Network Television: End of an Era?

Television viewers throughout the New York City metropolitan region sighed with relief on New Year’s Day, when the FOX television network belatedly reached an agreement with Time Warner Cable (TWC) to continue broadcasting to TWC customers throughout 2010.

College football fans who subscribed to TWC rejoiced; they could watch FOX’s Sugar Bowl broadcast after all! And fans of American Idol could look forward to another year of watching Simon Cowell singing the praises of talented performers, and hurling epithets at the talentless ones.

A different negotiation involving TWC, though, may ultimately signal the end of an era of network television. In addition, NBC’s ongoing negotiations with a pair of its brightest stars are portending the end of an era as well.

Blaming Ken Lowe

Apparently, at the same time that TWC’s contract with FOX was expiring on New Year’s Eve, its contracts to broadcast the Food Network (FN) and Home & Garden Television (HGTV) were expiring as well. In fact, TWC needed to freeze the clock to complete its contract negotiations with Scripps Networks, the owner of FN and HGTV.

Freeze the clock? Is that a metaphor for our chilly winter weather? No, it’s actually an expression that negotiators use when they keep working together – even though their contract has technically expired – because they believe that they’ll soon finalize a contract extension. In this case, TWC and Scripps agreed to continue televising Food Network and Home & Garden to TWC’s audience through the wee morning hours of New Year’s Day because they knew that they’d soon reach an agreement; in addition, TWC and FOX had agreed to do so as well.

However, another cable television provider – Cablevision, which services the hugely lucrative New York City media market – was also negotiating with Scripps to renew its FN and HGTV broadcasting contracts for 2010.  Unfortunately for Cablevision’s viewers, their negotiations collapsed in a series of angry recriminations; thus, as of New Year’s Day, Cablevision’s subscribers are no longer able to enjoy those two networks.

Amazingly, senior executives at Scripps and Cablevision continue to blast away at each other with public denunciations. Scripps, for instance, has established temporary web sites where Cablevision customers can log complaints about their loss of FN and HGTV. And Cablevision has retaliated by publicly encouraging its subscribers to contact Scripps’ CEO Ken Lowe to blame him for their loss.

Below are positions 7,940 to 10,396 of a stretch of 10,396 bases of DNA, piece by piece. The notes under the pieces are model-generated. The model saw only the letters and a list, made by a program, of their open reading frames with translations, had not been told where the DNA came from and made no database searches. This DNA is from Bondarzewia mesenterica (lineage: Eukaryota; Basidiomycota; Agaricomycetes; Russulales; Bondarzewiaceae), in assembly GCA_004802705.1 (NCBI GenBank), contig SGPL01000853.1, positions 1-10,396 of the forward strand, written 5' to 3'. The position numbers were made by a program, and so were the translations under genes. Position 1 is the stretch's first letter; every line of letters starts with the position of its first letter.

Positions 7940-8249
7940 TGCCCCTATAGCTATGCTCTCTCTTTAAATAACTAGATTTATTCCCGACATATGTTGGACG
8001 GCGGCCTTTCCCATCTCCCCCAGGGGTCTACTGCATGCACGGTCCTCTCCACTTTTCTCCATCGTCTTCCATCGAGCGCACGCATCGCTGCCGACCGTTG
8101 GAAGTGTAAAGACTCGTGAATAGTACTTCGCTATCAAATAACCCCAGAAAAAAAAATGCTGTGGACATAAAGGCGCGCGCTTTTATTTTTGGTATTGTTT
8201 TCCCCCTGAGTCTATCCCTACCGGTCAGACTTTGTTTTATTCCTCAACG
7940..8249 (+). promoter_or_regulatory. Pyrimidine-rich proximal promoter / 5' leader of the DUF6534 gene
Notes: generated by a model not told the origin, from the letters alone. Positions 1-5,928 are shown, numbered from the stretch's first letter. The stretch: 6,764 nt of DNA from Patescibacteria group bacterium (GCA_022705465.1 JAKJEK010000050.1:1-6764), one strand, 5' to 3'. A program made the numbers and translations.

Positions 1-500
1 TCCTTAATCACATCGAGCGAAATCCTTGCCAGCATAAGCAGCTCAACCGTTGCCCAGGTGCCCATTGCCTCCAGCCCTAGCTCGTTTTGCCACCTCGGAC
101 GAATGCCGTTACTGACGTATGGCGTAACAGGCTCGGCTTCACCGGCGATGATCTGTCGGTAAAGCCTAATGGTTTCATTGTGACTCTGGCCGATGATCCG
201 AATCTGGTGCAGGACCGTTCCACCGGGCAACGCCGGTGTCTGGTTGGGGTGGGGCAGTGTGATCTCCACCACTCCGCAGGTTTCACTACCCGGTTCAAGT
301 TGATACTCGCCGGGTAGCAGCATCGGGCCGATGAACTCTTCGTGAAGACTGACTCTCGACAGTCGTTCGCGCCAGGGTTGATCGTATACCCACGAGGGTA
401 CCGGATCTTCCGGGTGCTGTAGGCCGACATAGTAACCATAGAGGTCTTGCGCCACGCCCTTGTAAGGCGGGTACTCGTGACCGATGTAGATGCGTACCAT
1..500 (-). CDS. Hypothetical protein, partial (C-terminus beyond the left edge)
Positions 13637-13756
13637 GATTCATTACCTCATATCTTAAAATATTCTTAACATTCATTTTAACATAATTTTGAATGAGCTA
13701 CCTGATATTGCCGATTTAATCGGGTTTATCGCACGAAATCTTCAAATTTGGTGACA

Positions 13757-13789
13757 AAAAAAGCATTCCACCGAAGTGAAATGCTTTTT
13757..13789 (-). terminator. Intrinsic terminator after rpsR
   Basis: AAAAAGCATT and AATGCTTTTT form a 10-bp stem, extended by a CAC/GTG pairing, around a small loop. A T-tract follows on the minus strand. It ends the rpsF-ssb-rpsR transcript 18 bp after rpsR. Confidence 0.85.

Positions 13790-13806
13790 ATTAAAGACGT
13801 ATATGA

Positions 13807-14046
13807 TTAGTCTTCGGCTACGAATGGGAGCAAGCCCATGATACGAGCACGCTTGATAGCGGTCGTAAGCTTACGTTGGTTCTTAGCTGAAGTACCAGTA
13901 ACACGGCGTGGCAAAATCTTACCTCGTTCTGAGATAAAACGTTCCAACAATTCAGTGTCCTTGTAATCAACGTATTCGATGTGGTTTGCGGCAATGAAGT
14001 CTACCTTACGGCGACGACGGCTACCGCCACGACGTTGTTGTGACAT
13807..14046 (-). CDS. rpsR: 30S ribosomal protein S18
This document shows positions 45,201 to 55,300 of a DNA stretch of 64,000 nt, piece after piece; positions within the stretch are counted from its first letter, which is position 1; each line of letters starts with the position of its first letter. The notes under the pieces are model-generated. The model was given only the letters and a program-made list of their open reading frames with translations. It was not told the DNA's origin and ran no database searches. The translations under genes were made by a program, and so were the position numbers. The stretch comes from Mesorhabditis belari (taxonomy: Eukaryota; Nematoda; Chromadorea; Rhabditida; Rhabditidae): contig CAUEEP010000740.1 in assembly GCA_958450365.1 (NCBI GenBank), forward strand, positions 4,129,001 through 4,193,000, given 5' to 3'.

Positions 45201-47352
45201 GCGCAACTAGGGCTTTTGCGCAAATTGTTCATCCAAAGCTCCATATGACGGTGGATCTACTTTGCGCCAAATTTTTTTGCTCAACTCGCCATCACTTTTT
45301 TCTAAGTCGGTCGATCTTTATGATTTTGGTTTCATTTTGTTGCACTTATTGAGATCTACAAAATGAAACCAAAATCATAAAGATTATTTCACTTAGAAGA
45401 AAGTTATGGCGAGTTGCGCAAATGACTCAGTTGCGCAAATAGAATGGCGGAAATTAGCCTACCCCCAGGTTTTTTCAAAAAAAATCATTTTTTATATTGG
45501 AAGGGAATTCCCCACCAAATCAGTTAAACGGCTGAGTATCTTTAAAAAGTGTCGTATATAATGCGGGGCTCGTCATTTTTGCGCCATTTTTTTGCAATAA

Leno or O’Brien?

Meanwhile, at the NBC television network, negotiations are now becoming contentious about the future of its venerable Tonight Show. Last year, NBC decided to move its highly successful veteran host Jay Leno to the 10:00 pm time slot to replace costly traditional programming with a new and relatively inexpensive prime time talk show. It then decided to give the Tonight Show (and its 11:35 pm time slot) to Conan O’Brien, a less experienced host who appeals to a younger generation.

Unfortunately for NBC, Leno’s new talk show is attracting far fewer viewers than the traditional programming that it replaced at 10:00 pm. In addition, O’Brien’s new Tonight Show is attracting far fewer viewers than Leno’s original Tonight Show at 11:35 pm. Furthermore, local television stations are angry because their 11:00 pm news reports, sandwiched between the new Leno and O’Brien shows, are losing viewers as well.

NBC has now asked Leno to host the first half hour of the Tonight Show’s traditional 11:35 time slot, and O’Brien to accept a de facto demotion and host a different show after midnight. That would permit NBC to restore traditional prime time programming at 10:00 pm, but O’Brien and Leno have begun hinting that they might prefer to abandon NBC for different networks. Goodbye NBC, hello FOX and CBS!

Goodbye, Network Television

So where do these events leave the network television industry?  It appears that large numbers of cable television viewers in New York City must now accept that network staples like FOX, the Food Network, and Home & Garden can be dropped at any time. And viewers of NBC’s Tonight Show, a show that has anchored broadcast television’s midnight hour since 1954 and that made Johnny Carson a cultural icon, might now be torn in half and split between two competing hosts.

So what is the future of television program delivery? If viewers can no longer rely on TWC and Cablevision to transmit a full array of network programs, whom can they turn to?

Time will tell, of course … but don’t be surprised if Apple revolutionizes the television business in the manner that its iPod product line and iTunes service upended the music business. After all, its upcoming Tablet computer is rumored to be capable of broadcasting live television signals, and Steve Jobs has reportedly discussed the development of a retail television transmission service with Disney, CBS, and others for $30 per month.

In other words, the future of television might well look like a cross between a MacBook and an iPhone.

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